Monday, May 10, 1999 Published at 03:42 GMT 04:42 UK
TV stars honour Jill Dando
Chris Evans presents Michael Parkinson with his own Bafta
The UK television industry has paid tribute to murdered BBC presenter Jill Dando at the annual Bafta TV awards.
Later Parkinson paid tribute to TV's "Golden Girl", who was shot dead outside her home nearly two weeks ago.
He said: "We all remember Jill Dando and we all miss her, no-one more so than I did tonight."
Following her death, it was decided she would not be replaced, and Parkinson fronted the show on his own.
As the stars arrived for the ceremony at London's Grosvenor House, some reflected on the tragedy.
Brookside actor Michael Starke, who plays Sinbad in the show said of her murder: "This kind of event pales into insignificance against something like that.
'A lovely woman'
Broadcaster Tania Bryer added: "Obviously all our thoughts are with her. We all feel so sad and miss her a lot."
Jill Dando's picture was the last image flashed on to the screen at the awards in a montage of British television figures who have died during the year.
Others included Ernie Wise, Patricia Hayes, Bryan Mosley (Coronation Street's Alf Roberts), Rod Hull, Derek Nimmo and the broadcasting mogul Lord Grade.
Parkinson a winner too
His chat show, a fixture of the BBC schedule during the 1970s, was revived last year and featured revealing encounters with former Spice Girl Geri Halliwell, Northern Ireland Secretary Mo Mowlam, pop singer George Michael and film director Woody Allen.
The industry also honoured late funnymen Eric Morcambe and Ernie Wise at the awards, often known as "British television's Oscars".
Eric and Ernie honoured
"Never in their wildest dreams could they have imagined that 15 years after their last performance, we would be receiving this on their behalf," said Joan Morecambe.
Another posthumous award went to Father Ted star Dermot Morgan who died last year. Morgan's long-time girlfriend Fiona Clark and sister Denise collected his award for best comedy performance.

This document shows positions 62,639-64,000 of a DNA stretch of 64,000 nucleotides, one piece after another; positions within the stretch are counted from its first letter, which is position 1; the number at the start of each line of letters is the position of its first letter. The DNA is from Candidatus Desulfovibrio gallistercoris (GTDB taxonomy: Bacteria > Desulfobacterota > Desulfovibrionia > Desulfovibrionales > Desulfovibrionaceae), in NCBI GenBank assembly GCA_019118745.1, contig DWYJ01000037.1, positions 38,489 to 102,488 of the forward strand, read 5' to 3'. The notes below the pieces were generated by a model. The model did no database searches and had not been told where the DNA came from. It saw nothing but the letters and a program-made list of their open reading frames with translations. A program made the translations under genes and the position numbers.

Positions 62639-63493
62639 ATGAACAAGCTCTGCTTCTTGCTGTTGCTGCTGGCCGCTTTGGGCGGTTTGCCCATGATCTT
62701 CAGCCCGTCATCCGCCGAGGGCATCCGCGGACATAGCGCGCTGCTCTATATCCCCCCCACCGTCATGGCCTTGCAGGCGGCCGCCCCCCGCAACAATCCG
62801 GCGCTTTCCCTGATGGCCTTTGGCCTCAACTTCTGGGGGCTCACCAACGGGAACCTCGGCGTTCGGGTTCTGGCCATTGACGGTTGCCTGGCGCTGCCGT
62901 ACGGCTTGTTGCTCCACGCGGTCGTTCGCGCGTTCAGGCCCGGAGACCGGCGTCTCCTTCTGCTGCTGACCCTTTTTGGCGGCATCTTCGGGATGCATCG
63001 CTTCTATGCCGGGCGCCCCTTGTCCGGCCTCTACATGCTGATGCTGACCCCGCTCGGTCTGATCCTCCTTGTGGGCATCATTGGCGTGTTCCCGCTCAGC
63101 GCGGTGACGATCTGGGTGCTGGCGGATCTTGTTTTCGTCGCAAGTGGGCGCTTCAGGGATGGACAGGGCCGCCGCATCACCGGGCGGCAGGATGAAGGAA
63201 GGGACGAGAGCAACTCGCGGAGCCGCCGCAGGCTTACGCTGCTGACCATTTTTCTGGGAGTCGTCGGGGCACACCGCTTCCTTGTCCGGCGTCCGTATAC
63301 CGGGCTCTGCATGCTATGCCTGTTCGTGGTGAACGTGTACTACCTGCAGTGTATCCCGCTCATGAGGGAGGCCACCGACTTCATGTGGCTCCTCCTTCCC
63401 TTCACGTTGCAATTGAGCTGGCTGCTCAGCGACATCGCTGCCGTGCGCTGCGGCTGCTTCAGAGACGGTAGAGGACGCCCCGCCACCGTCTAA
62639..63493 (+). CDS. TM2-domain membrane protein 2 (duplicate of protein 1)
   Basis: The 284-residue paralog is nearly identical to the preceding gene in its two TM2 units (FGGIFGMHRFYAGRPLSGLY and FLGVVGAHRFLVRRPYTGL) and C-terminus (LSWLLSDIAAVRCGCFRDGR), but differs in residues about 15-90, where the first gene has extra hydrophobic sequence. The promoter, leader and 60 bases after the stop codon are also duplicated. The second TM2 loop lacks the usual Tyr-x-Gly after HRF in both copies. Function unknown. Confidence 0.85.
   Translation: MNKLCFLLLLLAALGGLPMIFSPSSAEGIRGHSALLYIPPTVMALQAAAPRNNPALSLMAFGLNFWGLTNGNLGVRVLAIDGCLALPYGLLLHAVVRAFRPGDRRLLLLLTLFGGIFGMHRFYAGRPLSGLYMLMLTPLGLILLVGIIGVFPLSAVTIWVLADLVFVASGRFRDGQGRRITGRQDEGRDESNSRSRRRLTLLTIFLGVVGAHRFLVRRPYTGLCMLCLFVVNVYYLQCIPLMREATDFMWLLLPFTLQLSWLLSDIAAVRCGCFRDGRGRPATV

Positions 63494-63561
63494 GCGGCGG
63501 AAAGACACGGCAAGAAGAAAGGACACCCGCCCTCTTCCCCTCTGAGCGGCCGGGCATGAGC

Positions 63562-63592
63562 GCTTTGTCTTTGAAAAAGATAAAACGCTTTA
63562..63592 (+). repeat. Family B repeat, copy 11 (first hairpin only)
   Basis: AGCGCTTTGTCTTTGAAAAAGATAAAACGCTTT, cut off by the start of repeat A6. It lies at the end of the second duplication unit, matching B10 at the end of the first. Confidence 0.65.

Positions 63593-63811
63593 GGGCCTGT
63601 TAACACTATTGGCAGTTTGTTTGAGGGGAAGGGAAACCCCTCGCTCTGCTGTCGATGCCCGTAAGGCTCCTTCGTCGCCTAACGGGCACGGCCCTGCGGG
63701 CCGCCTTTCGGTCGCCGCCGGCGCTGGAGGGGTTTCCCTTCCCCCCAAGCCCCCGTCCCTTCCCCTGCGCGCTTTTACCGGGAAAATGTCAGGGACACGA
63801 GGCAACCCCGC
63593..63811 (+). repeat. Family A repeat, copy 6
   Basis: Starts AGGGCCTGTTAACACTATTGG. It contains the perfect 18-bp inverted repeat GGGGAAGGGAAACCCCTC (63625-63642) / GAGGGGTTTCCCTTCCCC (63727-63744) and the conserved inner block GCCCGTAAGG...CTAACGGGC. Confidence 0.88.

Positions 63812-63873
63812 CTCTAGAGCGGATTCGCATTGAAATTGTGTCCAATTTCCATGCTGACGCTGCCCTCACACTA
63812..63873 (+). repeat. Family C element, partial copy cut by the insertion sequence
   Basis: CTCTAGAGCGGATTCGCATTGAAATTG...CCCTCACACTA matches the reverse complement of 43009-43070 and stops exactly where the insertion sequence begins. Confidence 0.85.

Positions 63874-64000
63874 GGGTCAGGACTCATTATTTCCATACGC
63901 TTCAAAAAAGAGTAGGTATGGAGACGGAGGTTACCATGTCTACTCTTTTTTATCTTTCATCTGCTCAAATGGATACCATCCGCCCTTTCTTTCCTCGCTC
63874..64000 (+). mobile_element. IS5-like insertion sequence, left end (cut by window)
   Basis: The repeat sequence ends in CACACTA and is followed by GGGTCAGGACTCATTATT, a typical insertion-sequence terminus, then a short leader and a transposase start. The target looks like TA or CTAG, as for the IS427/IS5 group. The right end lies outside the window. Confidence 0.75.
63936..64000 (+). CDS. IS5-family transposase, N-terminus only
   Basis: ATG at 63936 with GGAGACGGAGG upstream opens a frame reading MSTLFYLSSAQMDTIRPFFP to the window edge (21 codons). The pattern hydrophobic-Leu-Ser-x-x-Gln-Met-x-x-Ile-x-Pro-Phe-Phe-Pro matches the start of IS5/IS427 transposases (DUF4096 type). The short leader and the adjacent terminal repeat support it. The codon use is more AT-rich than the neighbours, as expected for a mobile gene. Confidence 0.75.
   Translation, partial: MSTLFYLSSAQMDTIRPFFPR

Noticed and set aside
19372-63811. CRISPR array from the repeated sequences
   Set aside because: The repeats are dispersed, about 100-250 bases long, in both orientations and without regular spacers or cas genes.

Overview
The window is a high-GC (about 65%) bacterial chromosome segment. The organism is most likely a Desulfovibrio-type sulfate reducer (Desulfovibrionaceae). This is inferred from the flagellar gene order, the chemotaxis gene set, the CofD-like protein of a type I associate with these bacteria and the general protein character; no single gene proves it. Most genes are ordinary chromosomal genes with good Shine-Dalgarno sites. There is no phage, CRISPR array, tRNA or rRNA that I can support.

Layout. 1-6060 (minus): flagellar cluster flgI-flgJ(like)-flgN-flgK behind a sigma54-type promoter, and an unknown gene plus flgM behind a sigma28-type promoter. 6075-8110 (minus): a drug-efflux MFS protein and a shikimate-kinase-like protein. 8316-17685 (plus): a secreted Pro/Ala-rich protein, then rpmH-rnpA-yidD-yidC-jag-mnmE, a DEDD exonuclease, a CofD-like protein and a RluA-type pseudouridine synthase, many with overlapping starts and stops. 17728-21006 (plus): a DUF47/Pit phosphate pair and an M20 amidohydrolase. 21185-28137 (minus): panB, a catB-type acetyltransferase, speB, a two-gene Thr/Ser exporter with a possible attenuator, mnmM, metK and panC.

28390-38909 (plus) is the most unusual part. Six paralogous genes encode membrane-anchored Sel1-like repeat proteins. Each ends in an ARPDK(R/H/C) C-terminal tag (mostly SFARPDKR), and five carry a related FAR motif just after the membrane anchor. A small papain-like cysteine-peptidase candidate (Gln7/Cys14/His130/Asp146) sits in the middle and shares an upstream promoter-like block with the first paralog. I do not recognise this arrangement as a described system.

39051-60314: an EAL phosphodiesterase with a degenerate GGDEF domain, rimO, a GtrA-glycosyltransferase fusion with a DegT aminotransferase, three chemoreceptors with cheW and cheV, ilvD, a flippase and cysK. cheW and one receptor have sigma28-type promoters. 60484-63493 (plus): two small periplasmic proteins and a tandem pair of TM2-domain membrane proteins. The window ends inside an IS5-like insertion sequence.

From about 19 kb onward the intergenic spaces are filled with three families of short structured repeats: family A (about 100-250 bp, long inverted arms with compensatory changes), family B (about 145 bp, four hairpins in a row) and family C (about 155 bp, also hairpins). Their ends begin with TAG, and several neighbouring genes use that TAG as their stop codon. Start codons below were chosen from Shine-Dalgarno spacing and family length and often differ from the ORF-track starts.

"More than anything in the whole world, we wish that Dermot were here," said his sister.
Father Ted also won the award for best comedy.
Still winning awards at 87
Dame Thora Hird won best actress for Waiting For The Telegram, her Talking Heads performance for Alan Bennett on BBC2.
Dame Thora, 87, has already won a best actress prize from the Royal Television Society for her performance in the series.
She beat Joanna Lumley, Francesca Annis and Natasha Little to the title, but was unable to attend the ceremony.
He had been up against Robert Carlyle, Albert Finney and Timothy Small.
ITV's ratings-busting Who Wants To Be A Millionaire? beat off stiff opposition to win the award for best light entertainment programme.
There were more plaudits for ITV's After Lockerbie programme, which won the Flaherty award for best documentary.
Surprisingly the prize for best live outside broadcast did not go to either the BBC or ITV's World Cup coverage but to Channel 4 for Derby day.
EastEnders comes top
The BBC's Dickens adaptation Our Mutual Friend was the most nominated programme, with nine mentions in 29 categories, which include 11 technical sections. It won the award for best drama serial.
Radio Times readers have been able to vote for the second Lew Grade Audience Award, named in honour of the TV and film mogul who died in December.
There was also acknowledgement for The Human Body, the documentary presented by Professor Robert Winston, which won best factual series and a special award for originality.
The British Academy of Film and Television split its awards this year; the film awards took place at the Business Design Centre, Islington on 11 April.
TV and Radio